At this time of year, I’m normally gearing up for my annual ‘weekend away’ at Language World. It’s taken me to York, Lancaster, Leicester, Rugby, Nottingham, London, Newcastle, Manchester, Loughborough and of course, Oxford where Language World and I first ‘met.’ This year, things are a little different as I won’t physically be going anywhere as the conference is coming to me in my home via the wonders of video conferencing. And it can come to you too if you sign up!
As the blurb on their site says: “Schools are currently exploring how they can offer rich, exciting education for all their pupils. Ofsted encourages schools to make positive decisions to preserve or develop richness of experience along with breadth and depth of curriculum – for example, giving pupils the opportunity to learn a number of foreign languages and arts subjects, recognising local ambitions. We look forward to sharing ideas and best practice from among our languages community about these kinds of curricular aspects, and about learning that goes deeper into content, motivates learners of Languages, culture and communication, and is broader than the exam specifications.”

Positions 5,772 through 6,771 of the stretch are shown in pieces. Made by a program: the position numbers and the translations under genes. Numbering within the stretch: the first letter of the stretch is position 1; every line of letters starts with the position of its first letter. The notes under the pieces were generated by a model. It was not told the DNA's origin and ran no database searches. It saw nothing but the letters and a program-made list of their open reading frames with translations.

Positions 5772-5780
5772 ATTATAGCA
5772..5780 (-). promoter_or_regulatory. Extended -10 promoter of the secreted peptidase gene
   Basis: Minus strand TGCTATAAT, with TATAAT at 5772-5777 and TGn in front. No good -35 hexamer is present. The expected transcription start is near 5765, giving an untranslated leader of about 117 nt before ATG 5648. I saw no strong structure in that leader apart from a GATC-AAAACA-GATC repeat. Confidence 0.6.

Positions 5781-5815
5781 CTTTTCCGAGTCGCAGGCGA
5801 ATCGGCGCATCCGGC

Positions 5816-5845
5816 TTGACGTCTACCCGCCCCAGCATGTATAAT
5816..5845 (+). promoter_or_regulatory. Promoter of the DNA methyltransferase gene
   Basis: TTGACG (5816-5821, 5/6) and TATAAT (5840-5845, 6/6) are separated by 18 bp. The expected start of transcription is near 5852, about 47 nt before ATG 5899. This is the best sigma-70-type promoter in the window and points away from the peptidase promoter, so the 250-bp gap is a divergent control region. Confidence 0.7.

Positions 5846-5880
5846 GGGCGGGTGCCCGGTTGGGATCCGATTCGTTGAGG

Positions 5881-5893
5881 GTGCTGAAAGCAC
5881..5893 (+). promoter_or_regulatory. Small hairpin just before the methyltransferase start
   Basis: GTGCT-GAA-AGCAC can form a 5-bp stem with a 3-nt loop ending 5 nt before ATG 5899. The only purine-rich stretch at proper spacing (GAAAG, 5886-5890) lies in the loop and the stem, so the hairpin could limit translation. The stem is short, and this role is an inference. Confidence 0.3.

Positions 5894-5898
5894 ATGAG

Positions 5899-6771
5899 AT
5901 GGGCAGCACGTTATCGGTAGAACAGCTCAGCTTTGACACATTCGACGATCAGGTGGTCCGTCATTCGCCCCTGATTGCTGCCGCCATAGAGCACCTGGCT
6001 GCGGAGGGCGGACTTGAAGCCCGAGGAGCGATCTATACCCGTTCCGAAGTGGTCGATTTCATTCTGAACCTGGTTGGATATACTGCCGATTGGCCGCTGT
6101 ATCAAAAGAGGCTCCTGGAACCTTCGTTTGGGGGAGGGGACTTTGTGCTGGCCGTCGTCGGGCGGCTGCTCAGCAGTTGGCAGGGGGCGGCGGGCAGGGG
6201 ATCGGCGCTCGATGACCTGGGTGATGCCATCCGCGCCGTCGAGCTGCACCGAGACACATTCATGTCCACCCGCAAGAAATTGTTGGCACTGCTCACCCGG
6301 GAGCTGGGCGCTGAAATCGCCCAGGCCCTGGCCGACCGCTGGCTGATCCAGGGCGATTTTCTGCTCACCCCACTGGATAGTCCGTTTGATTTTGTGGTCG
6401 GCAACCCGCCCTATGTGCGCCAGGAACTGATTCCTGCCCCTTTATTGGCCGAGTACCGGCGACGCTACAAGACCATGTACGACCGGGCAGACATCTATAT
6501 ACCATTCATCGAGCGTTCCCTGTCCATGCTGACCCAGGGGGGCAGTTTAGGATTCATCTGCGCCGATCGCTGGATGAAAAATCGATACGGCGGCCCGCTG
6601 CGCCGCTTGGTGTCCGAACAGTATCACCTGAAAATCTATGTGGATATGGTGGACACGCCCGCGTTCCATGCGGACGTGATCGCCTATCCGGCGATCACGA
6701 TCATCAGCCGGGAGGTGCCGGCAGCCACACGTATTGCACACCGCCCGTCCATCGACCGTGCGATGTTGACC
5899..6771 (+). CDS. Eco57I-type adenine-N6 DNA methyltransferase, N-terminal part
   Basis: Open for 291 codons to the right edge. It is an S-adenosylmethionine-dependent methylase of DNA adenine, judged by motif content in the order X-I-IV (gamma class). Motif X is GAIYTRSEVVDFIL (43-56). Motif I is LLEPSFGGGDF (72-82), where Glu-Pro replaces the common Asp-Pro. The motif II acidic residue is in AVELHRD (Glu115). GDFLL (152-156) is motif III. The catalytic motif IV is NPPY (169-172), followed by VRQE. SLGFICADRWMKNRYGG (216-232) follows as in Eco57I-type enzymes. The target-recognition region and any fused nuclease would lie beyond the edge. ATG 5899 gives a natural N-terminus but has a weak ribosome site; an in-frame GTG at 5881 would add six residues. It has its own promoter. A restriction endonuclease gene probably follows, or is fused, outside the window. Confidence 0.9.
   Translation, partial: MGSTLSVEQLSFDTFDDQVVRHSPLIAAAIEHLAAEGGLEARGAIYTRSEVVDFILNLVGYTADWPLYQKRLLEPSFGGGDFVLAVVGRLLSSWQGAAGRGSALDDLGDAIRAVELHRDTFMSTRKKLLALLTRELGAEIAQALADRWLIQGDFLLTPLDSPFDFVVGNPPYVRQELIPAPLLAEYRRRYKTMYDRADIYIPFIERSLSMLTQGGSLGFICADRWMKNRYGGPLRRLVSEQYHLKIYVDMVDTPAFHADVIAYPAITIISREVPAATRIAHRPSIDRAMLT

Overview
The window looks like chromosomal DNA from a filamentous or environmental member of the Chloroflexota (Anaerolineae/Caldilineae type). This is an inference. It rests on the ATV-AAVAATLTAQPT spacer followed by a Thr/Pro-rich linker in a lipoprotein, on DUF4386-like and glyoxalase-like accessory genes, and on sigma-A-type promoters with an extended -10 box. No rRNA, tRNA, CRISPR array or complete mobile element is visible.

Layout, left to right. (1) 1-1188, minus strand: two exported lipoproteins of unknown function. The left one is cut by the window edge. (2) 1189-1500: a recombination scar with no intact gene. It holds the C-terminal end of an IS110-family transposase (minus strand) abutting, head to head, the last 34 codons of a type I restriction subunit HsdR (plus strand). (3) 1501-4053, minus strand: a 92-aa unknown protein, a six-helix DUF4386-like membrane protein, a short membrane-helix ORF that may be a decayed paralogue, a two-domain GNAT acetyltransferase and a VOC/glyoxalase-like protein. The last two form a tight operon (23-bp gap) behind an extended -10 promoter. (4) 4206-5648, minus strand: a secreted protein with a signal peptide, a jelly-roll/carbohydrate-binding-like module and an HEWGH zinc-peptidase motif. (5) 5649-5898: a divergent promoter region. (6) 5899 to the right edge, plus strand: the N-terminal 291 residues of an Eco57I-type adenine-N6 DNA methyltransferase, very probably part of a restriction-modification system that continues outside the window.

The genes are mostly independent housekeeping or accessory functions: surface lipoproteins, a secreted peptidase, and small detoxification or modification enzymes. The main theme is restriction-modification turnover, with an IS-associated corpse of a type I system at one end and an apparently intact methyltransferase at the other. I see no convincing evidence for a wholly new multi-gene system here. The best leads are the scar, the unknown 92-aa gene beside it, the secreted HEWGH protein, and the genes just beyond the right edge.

Keynote speakers this year include:
President of ALL (2020-22), Kim Bower;
Dr. Michael Wardle, Language Lead for OFSTED;
international expert on CLIL and Professor of Languages Education and Classroom Learning at university of Edinburgh, Professor Do Coyle
Professor of Applied Linguistics at the UCL Institute of Education, University College London, Professor Li Wei
Im particularly looking forward to hearing from Professor Li Wei on Friday talking about Multilingualism, Language Learning and Social Cognition and then from Jane Driver on Saturday talking about Using CLIL and MFL strategies to maximise the curriculum for EAL learners.
And then there are the talks and presentations from which you can choose. Each session is 30 minutes long with a 20 minute presentation followed by 10 minutes for questions. Easier for concentration but challenging when you’re planning a session and always have too much for 45 minutes…
Some sessions that caught my eye as a primary languages practitioner include: